The gastric sleeve procedure is a type of bariatric surgery that is intended to help you lose weight. However, as with any surgery, the gastric sleeve procedure also includes a risk for complications during recovery. What are the gastric sleeve complications and how can you prevent them? Keep reading to find out.
What Is the Gastric Sleeve Procedure?
A gastric sleeve procedure – also called a sleeve gastrectomy or vertical sleeve gastrectomy – involves removing a large part of the stomach so that it resembles a sleeve or a tube. When such a large part of the stomach is removed, the stomach lining is unable to produce as much ghrelin, the hormone that is responsible for increasing your appetite. The reduced stomach size and suppressed ghrelin production will markedly decrease your food intake following surgery, facilitating weight loss.
The gastric sleeve is performed as a laparoscopic sleeve gastrectomy, meaning it is not an open surgery. Instead, small cuts are made in the patient’s skin, through which the bariatric surgeon inserts small instruments with a camera, in order to perform the procedure least invasively as possible.
In some cases, the gastric sleeve procedure is combined with a duodenal switch. A duodenal switch includes detaching much of the small intestine and connecting the duodenum directly to the stomach. This prevents a lot of macronutrients and calories from being absorbed, further facilitating weight loss.
The gastric sleeve surgery recovery time occurs in stages. You will be restricted to a liquid diet, before allowing us to eat mashed foods, and finally adding a variety of foods to your diet. Typically, a patient will make a full recovery after about a month. For some patients, the recovery period may be closer to 3 weeks, and for others, it may be closer to 6 weeks. Exact recovery time will depend on each individual case.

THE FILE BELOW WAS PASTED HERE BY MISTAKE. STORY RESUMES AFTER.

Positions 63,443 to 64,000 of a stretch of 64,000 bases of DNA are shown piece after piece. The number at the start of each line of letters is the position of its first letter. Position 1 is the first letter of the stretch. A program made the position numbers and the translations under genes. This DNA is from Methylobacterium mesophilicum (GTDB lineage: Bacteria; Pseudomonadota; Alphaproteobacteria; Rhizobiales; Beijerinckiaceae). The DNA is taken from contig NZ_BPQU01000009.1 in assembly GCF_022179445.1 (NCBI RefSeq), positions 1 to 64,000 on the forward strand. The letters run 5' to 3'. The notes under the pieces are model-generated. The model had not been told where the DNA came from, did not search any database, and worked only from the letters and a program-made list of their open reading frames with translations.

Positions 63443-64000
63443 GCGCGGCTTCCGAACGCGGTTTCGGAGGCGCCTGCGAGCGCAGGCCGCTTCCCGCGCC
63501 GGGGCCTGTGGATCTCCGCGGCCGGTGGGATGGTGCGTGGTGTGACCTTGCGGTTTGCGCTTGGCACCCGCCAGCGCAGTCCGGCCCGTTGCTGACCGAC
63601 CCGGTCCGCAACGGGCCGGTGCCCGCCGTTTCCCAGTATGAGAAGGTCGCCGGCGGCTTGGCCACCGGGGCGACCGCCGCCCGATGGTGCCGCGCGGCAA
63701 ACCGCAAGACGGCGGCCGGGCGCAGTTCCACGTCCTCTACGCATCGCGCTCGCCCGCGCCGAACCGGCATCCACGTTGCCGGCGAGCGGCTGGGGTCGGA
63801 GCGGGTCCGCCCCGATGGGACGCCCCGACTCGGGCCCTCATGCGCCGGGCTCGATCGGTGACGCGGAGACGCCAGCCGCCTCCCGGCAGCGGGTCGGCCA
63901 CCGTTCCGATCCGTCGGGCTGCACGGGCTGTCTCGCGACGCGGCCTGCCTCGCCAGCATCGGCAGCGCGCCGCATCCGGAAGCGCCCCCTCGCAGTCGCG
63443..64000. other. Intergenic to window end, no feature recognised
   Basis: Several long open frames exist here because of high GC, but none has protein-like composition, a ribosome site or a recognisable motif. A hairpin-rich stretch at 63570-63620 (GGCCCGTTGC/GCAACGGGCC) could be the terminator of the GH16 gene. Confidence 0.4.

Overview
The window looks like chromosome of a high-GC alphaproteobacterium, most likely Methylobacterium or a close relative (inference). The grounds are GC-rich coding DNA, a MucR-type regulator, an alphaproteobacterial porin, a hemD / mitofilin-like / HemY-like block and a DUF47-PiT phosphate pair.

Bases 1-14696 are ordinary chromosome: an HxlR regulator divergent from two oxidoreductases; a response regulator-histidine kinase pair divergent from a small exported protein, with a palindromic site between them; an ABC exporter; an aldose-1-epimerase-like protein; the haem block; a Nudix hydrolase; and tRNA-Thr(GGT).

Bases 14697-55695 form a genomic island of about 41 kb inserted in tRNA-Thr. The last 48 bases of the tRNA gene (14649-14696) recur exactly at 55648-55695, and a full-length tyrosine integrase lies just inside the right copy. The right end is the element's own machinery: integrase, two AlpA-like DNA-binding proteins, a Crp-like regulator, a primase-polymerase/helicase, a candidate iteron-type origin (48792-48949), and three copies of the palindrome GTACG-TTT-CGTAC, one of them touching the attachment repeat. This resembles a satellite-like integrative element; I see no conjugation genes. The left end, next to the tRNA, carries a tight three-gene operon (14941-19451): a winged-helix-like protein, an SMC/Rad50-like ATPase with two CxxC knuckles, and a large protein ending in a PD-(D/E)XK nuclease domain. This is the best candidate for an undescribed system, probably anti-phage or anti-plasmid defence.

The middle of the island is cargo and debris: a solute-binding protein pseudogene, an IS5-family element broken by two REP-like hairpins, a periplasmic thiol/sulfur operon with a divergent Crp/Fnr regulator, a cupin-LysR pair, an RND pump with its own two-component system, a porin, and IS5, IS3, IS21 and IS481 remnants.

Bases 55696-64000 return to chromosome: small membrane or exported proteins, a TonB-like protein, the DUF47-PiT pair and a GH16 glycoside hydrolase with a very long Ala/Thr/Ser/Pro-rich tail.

Who Is a Candidate for the Gastric Sleeve Procedure?
The gastric sleeve procedure and other weight-loss surgeries are effective therapeutic options for treating morbid obesity and associated metabolic conditions after diet and lifestyle methods have failed. The gastric sleeve surgery is also a less involved alternative to the classic Roux-en-Y gastric bypass procedure while yielding similar results.
Ultimately, your physician and bariatric surgeon will decide whether the gastric sleeve procedure is right for you. Generally, the gastric sleeve procedure is a good option for obese but otherwise healthy patients with a body mass index (BMI) that is 40 or higher.
The gastric sleeve may also be approved for patients with a BMI between 30 and 40 if they also have associated conditions like pre-diabetes, diabetes, sleep apnea, high blood pressure, and fatty liver disease.
Before the procedure, you will need to undergo a rigorous preparation process that gets you ready for the procedure and your new diet and lifestyle following the surgery. The preparation process includes eating a healthy balanced diet, exercising, and losing weight. Your surgeon may also prescribe a very low-calorie diet to help decrease the size of the liver. Going into surgery with an enlarged liver can increase the risk of complications and excessive bleeding during surgery.